If any of the above numbers sound outlandish, that’s fine. One key phrase — should the PGA Tour buy in — is a massive question mark. But Gardiner’s vision serves as a lens through which we can see the PGA Tour’s current position.
The PGA Tour’s big problem
The first dominos fell on Thursday morning, when several PGA Tour players — Johnson and Mickelson among them — hit the first shots of their LIV careers. The Tour responded with sanctions against those players, suspending them indefinitely. It’s not clear they’ll have much effect. The Tour is essentially firing pros who have already quit. After all, the players who have left sound at peace with never again teeing it up under the FedEx Cup banner.
“Obviously at this time it’s hard to speak on what the consequences will be, but for right now, I resigned my membership from the Tour,” Dustin Johnson said matter-of-factly on Tuesday. “I’m going to play here for now, and that’s the plan.”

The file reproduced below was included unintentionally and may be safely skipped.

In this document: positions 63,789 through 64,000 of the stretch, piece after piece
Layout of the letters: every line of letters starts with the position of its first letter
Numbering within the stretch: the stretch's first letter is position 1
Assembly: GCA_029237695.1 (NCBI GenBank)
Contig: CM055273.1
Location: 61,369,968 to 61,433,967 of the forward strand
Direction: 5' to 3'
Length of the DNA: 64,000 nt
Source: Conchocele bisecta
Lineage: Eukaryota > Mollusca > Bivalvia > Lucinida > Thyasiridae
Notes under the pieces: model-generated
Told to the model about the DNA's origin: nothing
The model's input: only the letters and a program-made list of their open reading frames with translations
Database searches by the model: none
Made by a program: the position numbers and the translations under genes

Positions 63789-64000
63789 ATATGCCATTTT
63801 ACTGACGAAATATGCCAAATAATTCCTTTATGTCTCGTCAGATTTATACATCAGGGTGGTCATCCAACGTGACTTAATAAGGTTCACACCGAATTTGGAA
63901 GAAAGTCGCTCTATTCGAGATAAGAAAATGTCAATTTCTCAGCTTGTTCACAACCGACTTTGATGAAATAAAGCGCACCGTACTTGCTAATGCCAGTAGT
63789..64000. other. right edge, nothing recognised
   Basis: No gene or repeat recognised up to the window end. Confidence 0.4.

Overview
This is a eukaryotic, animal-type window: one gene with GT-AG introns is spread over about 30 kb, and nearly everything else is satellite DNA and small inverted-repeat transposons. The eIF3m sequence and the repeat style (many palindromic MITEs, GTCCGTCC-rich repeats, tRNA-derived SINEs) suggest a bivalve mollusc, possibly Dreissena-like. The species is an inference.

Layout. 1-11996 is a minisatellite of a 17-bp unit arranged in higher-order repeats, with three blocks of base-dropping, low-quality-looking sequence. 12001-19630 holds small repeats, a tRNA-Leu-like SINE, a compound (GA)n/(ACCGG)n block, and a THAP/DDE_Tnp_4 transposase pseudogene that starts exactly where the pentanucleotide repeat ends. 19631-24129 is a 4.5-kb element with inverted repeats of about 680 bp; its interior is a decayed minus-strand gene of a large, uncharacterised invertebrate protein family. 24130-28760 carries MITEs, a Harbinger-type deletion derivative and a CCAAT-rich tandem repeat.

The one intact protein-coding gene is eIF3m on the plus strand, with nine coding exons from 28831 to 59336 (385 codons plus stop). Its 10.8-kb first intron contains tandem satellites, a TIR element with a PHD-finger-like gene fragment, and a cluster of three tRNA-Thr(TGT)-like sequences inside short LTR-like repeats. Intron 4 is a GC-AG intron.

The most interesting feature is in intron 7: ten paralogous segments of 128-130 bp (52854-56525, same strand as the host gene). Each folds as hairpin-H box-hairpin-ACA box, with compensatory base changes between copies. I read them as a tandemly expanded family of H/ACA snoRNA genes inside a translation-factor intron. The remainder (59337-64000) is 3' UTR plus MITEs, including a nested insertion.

More players are expected to leave the PGA Tour for LIV, chasing the types of deals signed by Johnson and DeChambeau, whose negotiations came together quickly and involved nine-figure sums that the Saudis seemingly magicked out of nowhere. That sort of financing is tough to compete with. Scratch that — it’s impossible to compete with.
It’s worth focusing on that point. The Saudi-backed LIV league exists because it has the money to exist. This series has been able to overpay for a number of big-name Tour pros because they have the funds to do so without, as best we can tell, any expectation of financial return. Without that funding, none of this would happen. Even with that funding, LIV’s position was precarious as recently as February, when Mickelson’s comments sent him — and the league — into hiding. That feels like a long time ago.
So that’s the PGA Tour’s first problem: Some of its big-name players are leaving, and there’s no way to compete with the money they’re being given.
Its other problem, Gardiner argues, is a watered-down schedule that features too many events, dividing fan attention and lessening its overall product.
“The problem is that a field that has 11 of the top 50 is deemed to be ‘strong,'” he says, approximating the makeup of this week’s RBC Canadian Open. “Whereas if you follow the logic of every other major sport in the world, your strength of field would be 50 of the top 50 because that is the best product that can be produced.”